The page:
Northern Ireland

DUP calls for emergency legislation on 'legal high' drugs

Legal high Image copyright Streetdrugs.org
Image caption Legal highs are often created in laboratories in the Far East and brought to Europe

The sale of legal highs is to be discussed by the Northern Ireland Assembly at Stormont later.

The DUP have tabled a motion calling for the justice minister to introduce emergency measures restricting sales.

They are concerned about the drugs being sold under false pretences and the damage such substances can cause.

In January, the South Belfast Police and Community Safety Partnership held an emergency meeting on the issue.

They wanted to talk about the concerns of city centre traders over the use of legal highs by young people in the greater Smithfield market area.

They also wanted to address anti-social behaviour in the area. The group called for more support from other agencies.

In February, Belfast City Council was granted permission by a court to destroy seized substances that it believed were "legal highs" which had been been seized from a shop in the city centre.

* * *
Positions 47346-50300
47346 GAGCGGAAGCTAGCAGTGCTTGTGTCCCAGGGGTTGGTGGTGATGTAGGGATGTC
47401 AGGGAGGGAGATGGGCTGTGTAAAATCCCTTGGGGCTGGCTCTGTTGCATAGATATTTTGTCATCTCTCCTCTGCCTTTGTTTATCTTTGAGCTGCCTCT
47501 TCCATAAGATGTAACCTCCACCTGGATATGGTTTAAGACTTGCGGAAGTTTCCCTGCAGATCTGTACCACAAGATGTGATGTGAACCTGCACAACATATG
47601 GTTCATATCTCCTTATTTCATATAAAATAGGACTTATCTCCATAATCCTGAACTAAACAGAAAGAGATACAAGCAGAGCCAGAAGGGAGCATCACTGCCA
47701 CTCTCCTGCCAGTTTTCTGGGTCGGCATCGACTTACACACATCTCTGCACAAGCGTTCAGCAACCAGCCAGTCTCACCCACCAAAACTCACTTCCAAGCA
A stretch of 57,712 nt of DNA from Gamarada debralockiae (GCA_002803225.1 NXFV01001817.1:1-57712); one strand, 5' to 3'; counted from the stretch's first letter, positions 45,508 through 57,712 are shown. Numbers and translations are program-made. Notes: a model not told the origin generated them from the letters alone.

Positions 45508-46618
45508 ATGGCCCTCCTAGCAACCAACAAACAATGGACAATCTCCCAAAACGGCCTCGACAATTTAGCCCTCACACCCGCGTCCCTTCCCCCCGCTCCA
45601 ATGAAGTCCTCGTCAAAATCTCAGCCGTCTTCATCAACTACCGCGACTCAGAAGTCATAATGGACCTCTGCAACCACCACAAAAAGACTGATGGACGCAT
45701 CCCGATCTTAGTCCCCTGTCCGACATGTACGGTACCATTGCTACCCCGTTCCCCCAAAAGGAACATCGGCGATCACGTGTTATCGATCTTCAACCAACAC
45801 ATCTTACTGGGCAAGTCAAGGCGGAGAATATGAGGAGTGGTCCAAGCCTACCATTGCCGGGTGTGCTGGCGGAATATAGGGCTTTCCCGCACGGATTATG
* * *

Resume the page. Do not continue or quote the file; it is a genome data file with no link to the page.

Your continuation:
The council had moved to remove similar products from five city centre shops. Four out of five traders had agreed to stop supplying the products.

Legal highs, officially known as psychoactive substances, are synthetic drugs that can be bought online and, sometimes, in shops.

They are often created in laboratories in the Far East and are rushed to European and other markets before authorities have time to ban them.

Several deaths in the UK have been linked to legal highs. More than 200 of the substances have been banned since the coalition government came to power in 2010.

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